# Fully discrete finite element method for 1D dynamic euler-bernoulli beam problem

I am trying to solve a 1D initial boundary value problem in MATLAB using Finite Elements with time stepping, for the purpose of learning scientific computing and to build up to more difficult problems. The initial boundary value problem is:

Find $u(x,t)$ such that: \begin{align*} u_{xxxx} + u_{tt} = f(x,t), \\ u(0,t) = 0, \quad &u(1,t) = 0, \\ u_x(0,t) = \frac{\pi t^2}{100}, \quad &u_x(1,t) = -\frac{\pi t^2}{100}, \\ u(x,0) = 0, \quad & u(1,t) = 0, \\ f(x,t) = 0.01\sin(\pi x)(\pi^4 t^2 + 2), \end{align*} for $x \in \Omega = [0,1]$ and $t \in \Omega_t = [0,t_{end}]$.

The solution to this problem is $u(x,t) = 0.01 t^2 \sin(\pi x)$. The weak/variational form is:

Find $u \in S$ such that for all $v \in T$: \begin{align*} \int_0^1 u_{xx}v_{xx} dx + \int_0^1 u_{tt} v dx= \int_0^1 v f dx, \end{align*} where $$T = \{ v: \int |v|^2 < \infty, \int|v_x|^2 < \infty, \int |v_{xx}|^2 < \infty , v(0) =v(1)=v_x(0)=v_x(1) = 0 \},$$ and $$S = \{u:\int |u|^2 < \infty, \int|u_x|^2 < \infty, \int |u_{xx}|^2 < \infty , u(0,t) = u(1,t) = 0, u_x(0,t) = -u_x(1,t) = \frac{\pi t^2}{100} \}.$$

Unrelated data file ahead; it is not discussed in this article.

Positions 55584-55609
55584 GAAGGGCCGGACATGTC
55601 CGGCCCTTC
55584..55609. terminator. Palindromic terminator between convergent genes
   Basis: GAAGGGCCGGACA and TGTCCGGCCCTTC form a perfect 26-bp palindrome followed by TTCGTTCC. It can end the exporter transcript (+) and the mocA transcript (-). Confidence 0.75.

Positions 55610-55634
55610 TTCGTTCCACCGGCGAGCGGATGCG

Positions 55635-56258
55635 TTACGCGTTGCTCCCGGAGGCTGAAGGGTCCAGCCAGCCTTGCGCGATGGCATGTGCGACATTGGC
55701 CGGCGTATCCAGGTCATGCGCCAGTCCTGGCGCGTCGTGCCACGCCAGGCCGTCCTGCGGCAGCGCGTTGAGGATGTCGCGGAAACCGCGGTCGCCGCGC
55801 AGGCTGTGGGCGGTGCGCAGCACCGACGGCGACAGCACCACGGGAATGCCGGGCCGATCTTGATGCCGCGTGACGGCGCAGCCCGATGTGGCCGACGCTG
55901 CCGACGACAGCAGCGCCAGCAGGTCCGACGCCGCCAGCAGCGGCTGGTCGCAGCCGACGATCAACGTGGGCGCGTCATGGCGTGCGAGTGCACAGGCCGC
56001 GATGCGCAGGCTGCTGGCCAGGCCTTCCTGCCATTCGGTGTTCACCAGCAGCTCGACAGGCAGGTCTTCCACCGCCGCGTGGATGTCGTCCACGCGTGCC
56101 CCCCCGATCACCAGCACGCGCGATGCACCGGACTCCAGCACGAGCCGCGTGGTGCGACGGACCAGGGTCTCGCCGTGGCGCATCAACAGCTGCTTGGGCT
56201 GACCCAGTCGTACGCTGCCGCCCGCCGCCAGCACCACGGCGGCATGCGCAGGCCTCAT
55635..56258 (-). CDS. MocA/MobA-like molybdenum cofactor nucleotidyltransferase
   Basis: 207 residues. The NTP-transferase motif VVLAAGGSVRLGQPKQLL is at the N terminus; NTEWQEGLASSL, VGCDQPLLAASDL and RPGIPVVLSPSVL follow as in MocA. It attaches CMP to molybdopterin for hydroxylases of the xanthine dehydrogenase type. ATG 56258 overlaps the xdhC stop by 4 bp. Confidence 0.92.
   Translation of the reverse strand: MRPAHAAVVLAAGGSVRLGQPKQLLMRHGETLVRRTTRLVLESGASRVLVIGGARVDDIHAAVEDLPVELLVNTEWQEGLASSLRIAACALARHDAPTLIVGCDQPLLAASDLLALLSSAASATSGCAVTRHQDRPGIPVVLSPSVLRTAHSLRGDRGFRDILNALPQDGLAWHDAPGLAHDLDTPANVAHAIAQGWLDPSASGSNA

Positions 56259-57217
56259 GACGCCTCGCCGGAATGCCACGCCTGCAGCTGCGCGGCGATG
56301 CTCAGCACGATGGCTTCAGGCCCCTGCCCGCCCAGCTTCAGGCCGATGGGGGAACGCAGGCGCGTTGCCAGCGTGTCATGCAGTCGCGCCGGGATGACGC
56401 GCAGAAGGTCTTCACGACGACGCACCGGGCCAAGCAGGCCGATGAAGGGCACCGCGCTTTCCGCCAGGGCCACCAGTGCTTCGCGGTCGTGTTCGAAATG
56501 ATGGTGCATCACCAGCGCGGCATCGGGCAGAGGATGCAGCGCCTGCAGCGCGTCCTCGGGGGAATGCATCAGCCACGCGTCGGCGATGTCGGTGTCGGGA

This weak form will lead to the final finite-element system: $$A_{22} u(t) + A_{00} u_{tt}(t) = f_0(t) + b_{A_{22}}(t) + b_{A_{00}(t)}.$$ Here, the entries of the matrix $A_{22}$ can be computed "locally" from $\int_0^1 u_{xx} v_{xx} dx$ and the entries of the matrix $A_{00}$ can be computed locally from $\int_0^1 u_{tt} v dx$, then the locally computed entries can be assembled into the final "global" matrices. The entries of the time-dependent vector $f_0 (t)$ can be computed locally from $\int_0^1 vf dx$, and can once again be assembled into a final global "load vector". Also the time-dependent vectors $b_{A_{22}}(t)$ and $b_{A_{00}}(t)$ come from enforcing the essential boundary conditions.

I have already solved a very similar steady-state problem by introducing a Mesh for the domain, making relevant data structures and functions to access $C^1$ finite element basis functions, integrating the products of these basis functions to compute the relevant matrices/vectors, and solving the system of equations. Doing this resulted in an array of coefficients of $u(x)$ and $u_x(x)$ at the Mesh points, so that the solution to the variational problem could be approximated using the $C^1$ finite element basis.

Problem: Solve the time-dependent problem presented here using a fully discrete Finite Element scheme.

My attempt: